It’s a good thing when parents are actively engaged in the child’s education. When parents explore their child‘s strengths and weaknesses by obtaining outside evaluations and then share that information with the school it can make for a collaborative relationship that fosters student success. But the lesson of a Circuit Court decision from last year is that schools should not become dependent on the parent providing information. Our responsibility as educators is to be PROACTIVE in seeking out the information we need.
This came up in a case from the District of Columbia. The Circuit Court ultimately concluded that the district failed to provide the child with a FAPE by being too passive:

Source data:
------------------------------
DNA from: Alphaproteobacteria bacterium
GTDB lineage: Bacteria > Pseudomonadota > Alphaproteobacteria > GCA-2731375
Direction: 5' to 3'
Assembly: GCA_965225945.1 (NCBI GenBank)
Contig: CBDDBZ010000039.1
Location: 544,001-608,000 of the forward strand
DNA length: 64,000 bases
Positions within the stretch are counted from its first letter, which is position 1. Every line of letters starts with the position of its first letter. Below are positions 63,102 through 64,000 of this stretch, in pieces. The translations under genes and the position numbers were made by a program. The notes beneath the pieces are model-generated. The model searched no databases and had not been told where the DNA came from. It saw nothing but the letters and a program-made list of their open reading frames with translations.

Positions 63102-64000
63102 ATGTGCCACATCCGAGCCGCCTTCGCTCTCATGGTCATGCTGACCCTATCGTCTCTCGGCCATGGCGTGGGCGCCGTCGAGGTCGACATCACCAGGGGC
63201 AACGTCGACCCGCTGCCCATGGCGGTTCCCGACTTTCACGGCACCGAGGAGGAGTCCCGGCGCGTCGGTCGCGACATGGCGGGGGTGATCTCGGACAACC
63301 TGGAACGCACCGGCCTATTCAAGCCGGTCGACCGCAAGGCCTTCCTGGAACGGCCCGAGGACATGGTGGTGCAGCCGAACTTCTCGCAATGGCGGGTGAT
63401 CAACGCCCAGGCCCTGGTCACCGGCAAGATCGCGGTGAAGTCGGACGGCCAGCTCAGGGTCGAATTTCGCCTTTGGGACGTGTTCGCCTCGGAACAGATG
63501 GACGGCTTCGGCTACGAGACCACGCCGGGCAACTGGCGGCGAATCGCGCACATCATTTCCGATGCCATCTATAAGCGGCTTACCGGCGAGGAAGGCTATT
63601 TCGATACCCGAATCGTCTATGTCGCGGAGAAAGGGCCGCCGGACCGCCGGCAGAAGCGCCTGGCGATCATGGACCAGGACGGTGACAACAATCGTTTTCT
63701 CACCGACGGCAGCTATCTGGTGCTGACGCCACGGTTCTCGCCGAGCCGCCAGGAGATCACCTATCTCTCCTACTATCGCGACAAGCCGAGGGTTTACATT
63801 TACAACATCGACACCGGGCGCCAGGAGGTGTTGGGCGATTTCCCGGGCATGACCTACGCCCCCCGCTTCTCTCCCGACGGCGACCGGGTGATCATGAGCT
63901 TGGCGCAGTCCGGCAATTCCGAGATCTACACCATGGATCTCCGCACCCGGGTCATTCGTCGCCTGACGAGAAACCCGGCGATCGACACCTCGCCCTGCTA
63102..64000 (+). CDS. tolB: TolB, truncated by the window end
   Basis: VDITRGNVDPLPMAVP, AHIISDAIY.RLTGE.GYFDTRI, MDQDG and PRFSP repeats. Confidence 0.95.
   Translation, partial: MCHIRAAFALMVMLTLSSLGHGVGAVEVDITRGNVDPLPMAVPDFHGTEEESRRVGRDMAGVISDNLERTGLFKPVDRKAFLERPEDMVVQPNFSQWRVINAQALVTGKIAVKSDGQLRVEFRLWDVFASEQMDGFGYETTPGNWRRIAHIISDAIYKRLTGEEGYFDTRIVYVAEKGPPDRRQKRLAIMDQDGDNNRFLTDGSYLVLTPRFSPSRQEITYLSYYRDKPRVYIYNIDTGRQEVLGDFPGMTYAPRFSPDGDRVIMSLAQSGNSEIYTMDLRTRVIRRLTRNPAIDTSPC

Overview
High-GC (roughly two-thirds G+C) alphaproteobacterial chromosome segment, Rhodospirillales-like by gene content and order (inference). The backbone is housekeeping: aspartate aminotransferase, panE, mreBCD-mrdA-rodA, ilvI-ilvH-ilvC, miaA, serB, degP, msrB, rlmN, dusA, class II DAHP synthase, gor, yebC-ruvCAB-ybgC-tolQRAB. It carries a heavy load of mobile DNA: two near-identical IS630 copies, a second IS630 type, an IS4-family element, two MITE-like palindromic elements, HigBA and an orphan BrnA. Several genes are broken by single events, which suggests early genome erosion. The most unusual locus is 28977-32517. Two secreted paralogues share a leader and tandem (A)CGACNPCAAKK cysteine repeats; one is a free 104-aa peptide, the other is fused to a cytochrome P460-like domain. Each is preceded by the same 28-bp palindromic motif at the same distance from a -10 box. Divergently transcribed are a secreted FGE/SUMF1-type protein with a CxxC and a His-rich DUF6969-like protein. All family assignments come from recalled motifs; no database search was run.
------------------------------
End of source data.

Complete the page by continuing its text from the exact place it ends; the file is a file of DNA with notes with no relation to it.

…the district court emphasized the school’s responsiveness. The IDEA does, to be sure, require schools to respond meaningfully to parents’ reasonable requests. But merely reacting when parents complain is not enough. A school has an affirmative obligation to “conduct a full and individual initial evaluation” of an eligible student “before” it begins providing services. If it considers only whatever information parents pass along, a school may miss what reasonable evaluation would uncover and, as a result, offer an inadequate education.
This is a case where the court noted that the Supreme Court’s decision about FAPE in 2017 (Endrew F. v. Douglas County) had “raised the bar” for schools serving students with disabilities. It’s a strong message that our “Child Find” responsibilities are active, not passive. In a state that has been found to have grossly violated Child Find duties, this is a message we should take to heart.
The case is Z.B. v. District of Columbia, decided by the Circuit Court for the D.C. Circuit on May 1, 2018. We found it at 888 F.3d 515 and at 72 IDELR 27.
DAWG BONE: IF YOU THINK THE CHILD MAY HAVE A DISABILITY DO YOUR OWN EVALUATION. DON’T RELY EXCLUSIVELY ON OUTSIDE EVALS.